For over 270 years, readers of all kinds have relied on ‘Cruden’s Complete Concordance to the Old and New Testaments’ as their guide to the ‘Bible’. Its simple alphabetical arrangement and compact design make it easy to navigate its over 225,000 entries. As well as listing verses that include each word treated, Cruden’s book quotes each passage briefly to provide an indication of context. When the sense is unclear, the word is defined and different meanings explained. Whatever you might think of the subject material, there can be no doubt that Cruden’s ‘Concordance’ was a truly monumental achievement.
Although the first edition was initially unsuccessful, it was eventually sold out and, in 1761, thirty years after its publication, a second edition was called for. Cruden dedicated this to George III, who rewarded him with a hundred pounds. His publishers gave Cruden five hundred pounds for the second edition and when the third was called for, in 1769, an additional three hundred pounds, besides twenty copies on fine paper.
An edition was published in 1810 and, by 1825, the work had reached the 10th edition. Indeed so valuable and useful is this work that it is now reckoned an indispensable part of every clerical library. Few comparable reference books can be as accurate and up-to-date. The ‘World Review’ reviewed Cruden’s book and pronounced, “There is no book, save the Bible itself, like it. It is a source of endless pleasure to any lover of words, a necessity to [both] students and writers.”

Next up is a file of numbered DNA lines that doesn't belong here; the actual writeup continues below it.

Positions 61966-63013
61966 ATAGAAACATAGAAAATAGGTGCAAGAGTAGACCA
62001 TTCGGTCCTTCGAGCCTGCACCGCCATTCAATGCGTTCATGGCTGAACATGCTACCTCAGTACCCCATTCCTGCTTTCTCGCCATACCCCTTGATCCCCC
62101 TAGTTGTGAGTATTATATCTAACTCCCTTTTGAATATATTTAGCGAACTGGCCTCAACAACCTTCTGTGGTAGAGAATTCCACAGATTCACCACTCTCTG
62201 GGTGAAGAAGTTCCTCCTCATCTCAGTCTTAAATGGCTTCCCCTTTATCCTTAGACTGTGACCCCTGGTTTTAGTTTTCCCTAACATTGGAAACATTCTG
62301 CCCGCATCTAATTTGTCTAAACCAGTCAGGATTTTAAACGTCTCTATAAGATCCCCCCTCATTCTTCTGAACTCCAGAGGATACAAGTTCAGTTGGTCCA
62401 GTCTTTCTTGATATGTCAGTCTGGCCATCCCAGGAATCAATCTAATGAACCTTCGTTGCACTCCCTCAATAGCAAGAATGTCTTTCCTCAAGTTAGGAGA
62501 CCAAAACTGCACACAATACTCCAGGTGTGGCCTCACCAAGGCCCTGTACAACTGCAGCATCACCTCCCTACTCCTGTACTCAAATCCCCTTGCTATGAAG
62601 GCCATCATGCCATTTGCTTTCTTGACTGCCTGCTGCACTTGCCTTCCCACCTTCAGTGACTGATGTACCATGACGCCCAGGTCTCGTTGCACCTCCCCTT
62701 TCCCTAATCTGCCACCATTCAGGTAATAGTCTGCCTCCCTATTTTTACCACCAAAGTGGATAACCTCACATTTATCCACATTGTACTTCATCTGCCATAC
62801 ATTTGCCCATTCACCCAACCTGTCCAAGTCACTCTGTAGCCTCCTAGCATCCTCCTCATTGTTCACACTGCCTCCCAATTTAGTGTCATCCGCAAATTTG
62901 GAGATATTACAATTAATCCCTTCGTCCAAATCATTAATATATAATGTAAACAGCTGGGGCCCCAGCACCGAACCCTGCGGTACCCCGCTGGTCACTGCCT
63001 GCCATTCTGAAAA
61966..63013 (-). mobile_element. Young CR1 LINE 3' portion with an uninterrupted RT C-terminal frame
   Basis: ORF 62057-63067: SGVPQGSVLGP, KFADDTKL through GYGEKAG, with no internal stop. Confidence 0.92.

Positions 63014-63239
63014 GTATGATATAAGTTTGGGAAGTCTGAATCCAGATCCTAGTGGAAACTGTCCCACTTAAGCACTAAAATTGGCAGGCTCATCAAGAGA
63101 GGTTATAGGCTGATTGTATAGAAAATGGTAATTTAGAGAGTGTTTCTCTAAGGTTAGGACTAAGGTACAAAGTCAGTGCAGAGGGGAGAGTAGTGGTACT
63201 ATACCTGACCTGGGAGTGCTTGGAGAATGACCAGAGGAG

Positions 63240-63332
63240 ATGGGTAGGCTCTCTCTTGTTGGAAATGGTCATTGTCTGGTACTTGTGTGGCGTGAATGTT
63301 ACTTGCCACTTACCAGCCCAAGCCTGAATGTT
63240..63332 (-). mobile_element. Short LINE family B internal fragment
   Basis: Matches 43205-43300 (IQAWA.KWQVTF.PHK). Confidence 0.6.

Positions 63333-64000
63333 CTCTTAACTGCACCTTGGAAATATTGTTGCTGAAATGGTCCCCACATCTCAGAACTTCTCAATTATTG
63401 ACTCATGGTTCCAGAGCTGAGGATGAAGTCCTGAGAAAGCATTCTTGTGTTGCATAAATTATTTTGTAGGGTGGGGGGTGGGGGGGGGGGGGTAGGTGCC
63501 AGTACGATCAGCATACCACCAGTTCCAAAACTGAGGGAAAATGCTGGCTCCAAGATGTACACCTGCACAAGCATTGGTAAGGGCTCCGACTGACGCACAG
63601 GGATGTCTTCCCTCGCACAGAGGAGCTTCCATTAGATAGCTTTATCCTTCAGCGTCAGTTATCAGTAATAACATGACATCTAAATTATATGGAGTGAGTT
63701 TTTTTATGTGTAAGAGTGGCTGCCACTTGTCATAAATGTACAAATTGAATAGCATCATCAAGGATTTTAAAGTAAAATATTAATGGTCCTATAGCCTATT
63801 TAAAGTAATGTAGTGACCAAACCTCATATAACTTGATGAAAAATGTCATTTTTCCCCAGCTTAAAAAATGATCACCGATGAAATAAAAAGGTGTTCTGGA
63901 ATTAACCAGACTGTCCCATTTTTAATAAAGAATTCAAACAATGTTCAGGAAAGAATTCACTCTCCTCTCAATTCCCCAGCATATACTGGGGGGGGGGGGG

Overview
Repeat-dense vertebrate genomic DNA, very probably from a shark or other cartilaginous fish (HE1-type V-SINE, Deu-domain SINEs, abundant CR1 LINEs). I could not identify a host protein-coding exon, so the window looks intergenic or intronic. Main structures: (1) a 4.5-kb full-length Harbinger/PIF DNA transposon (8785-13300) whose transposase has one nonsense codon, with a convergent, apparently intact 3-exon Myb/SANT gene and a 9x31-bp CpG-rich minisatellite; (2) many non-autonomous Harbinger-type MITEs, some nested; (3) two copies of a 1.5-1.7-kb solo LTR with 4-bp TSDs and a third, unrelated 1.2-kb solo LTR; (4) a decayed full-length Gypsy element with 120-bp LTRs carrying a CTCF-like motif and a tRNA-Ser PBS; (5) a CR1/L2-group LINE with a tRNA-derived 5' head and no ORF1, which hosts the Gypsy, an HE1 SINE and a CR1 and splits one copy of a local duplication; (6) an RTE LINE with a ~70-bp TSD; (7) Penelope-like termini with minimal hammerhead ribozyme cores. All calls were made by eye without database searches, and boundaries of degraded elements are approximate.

It was around 1750, when Cruden’s egotism came to the fore and he adopted the title of ‘Alexander the Corrector’ and assumed the office of correcting the morals of the nation, especially with regard to swearing and Sunday observance. He believed himself divinely commissioned for the unique post of ‘Corrector’, but he nevertheless petitioned Parliament for a formal appointment in this capacity and the King for a Knighthood. That, and all his other whimsies, had their source in a desire to increase his own importance and wealth, but only in order to render himself more powerful and effective in the execution of his imaginary mission.
This period of his life has been described as one of “inoffensive imbecility” and amongst his eccentricities was the publication of ‘The Adventures of Alexander the Corrector’, which has an air of “mingled insanity and reason”, four words which just might sum up Cruden. In order to impress the validity of his pretensions upon the public, he circulated small pieces of paper confirming his high calling, containing text such as “Cruden was to be a second Joseph, …and to perform great things for the spiritual Israel of Egypt.”
In 1769, he lectured back in Aberdeen as ‘Corrector’, before returning to London, where he died suddenly whilst praying in his lodgings, in Camden Passage, Islington, on the 1st of November, 1770. He was buried in the ground of a Protestant dissenting congregation in Dead Man’s Place, Southwark. From his modest savings, he bequeathed £100 to endow a bursary in Marischal College.